Screenshot 2023-10-11 131631.png

Screenshot 2023-10-11 132330.png

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Explorer ,
Oct 12, 2023 Oct 12, 2023

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LATEST

Updates after trying more things, reading more, and talking to some colleagues: 

  1. When it comes to "Read Order," my anchored objects can only be at the end of the sequence for the page on which they appear. They cannot be inserted between different paragraphs in a given text frame. As mentioned before, in the Layers Panel, anchored objects show up as sub-Items within the text frame Item in which they are anchored. Confusingly, in this case Read Order actually progresses from top to bottom within the Item! You cannot reorder sub-Items by dragging and dropping within the Layers Panel the way you would for Items; if you have multiple anchored objects anchored into the same text frame on a given page, the order among those anchored objects is set by the order of the anchors in the text frame. This gets really tricky if you need to anchor multiple objects to the same spot in the text! And, remember, whatever order you put the anchors in, those anchored objects will all still be after the final text element from the text frame where they were anchored.
  2. The anchor position within the text frame does control the position of the anchored objects in the Tag Sequence. With the anchors shown in my screen shots, readers that use tags will already read it in the order of my red numbers.

 

In summary, what I showed in my screen captures was already the correct way to do it and this is the best that can be done. While anchor position doesn't entirely give you control over Read Order, anchoring objects still seems worth doing. Anchor position controls the postion of the anchored objects in the Tag Sequence. If you have multiple anchored objects on a page, the anchor positions determine the read order among the anchored objects, which will all be at the end. If you use articles, anchoring the objects is an easy way to ensure nothing goes untagged. If your anchored objects included numbered paragraphs, like exhibit numbers, the anchor position will set the sequence of those paragraph numbers. But beware of what happens when multiple anchors stack up on top of each other. It's hard to get them in the right order. The best solution I could think of was to separate each anchor with a space, but the annoying thing about that is each of those spaces is now a superfluous tag in my sequence, each containing just " ".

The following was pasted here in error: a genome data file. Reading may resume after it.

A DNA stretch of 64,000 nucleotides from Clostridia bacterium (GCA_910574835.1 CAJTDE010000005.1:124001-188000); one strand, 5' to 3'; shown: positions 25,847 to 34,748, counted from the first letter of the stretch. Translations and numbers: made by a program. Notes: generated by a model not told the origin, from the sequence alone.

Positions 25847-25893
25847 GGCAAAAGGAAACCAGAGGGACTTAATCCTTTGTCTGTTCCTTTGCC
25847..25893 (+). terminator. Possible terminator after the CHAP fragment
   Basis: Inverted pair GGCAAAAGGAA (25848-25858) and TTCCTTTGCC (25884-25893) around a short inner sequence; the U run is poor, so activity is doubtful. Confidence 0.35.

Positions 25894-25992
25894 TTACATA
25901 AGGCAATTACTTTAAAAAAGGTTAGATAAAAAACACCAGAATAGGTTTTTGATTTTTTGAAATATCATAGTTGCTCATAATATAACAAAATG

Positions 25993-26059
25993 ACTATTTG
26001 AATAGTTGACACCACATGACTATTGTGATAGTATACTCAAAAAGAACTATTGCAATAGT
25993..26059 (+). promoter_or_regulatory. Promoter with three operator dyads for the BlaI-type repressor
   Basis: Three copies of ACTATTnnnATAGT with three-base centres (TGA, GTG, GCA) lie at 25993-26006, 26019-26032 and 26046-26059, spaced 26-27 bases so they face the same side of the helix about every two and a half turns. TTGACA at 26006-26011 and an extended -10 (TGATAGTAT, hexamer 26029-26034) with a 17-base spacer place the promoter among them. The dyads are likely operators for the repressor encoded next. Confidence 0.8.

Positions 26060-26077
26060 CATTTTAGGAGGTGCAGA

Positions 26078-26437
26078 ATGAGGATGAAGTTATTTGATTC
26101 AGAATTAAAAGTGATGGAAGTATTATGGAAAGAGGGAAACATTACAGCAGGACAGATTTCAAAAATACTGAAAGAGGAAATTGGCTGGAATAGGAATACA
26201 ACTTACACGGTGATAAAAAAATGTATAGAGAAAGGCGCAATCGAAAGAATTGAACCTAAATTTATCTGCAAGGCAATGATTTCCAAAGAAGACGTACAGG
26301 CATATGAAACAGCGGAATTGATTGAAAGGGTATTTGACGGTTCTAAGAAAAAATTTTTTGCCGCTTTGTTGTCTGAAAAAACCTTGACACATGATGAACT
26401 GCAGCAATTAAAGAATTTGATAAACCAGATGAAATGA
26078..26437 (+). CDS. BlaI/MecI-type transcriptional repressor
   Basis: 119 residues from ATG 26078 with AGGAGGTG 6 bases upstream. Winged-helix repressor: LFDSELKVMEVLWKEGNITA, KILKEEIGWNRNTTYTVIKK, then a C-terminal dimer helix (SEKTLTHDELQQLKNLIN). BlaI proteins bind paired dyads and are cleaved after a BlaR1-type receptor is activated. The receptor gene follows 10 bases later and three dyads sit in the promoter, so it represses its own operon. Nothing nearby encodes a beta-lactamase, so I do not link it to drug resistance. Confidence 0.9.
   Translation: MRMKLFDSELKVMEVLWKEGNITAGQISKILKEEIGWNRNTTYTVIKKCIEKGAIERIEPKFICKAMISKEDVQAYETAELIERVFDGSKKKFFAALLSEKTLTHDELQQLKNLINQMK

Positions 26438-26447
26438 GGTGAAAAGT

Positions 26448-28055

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Participant ,
Dec 18, 2019 Dec 18, 2019

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I've seen the same issue. And, like someone else posted, I've read that the screen readers read in the order of the TAGS menu. But, like you, it bothers me that my "read order" doesn't match my source file, my articles order nor the tags order in the PDF export. So, I remembered LONG ago, when InDesign wasn't as fleshed out in the ADA 508 compliancy as it is now, the only way I could control the ORDER was the order in which I placed my items on the page. So, current day work around = I found that if, in my source file, I "cut" (command X) each piece that is out of order, one-at-a-time, AND immediately "paste in place" back to the same spot, working with this cut/paste-in-place in the ORDER that I WANT my page to read, it fixes the read order in my exported PDF.  When I cut/paste-in-place each text frame piece (per page) one-at-a-time, it also pastes right back into the same place where it was in my articles pane (thank goodness!). THEN, when I export a PDF, everything is in the order that it should be: tags (check), read order (check)....good to go. If you do this work around IN your source file, you never have to touch/fix the PDF each time you export.

 

Personally, I think Adobe can delete the "read order" area in acrobat if the real order for screen readers uses the TAGS order. Don't need them both (especially if they are going to contradict one another).

Mary Helen Shuff | Art Director & Senior Graphic Designer | 508-Compliancy Coordinator | Forms Coordinator | Printing Liaison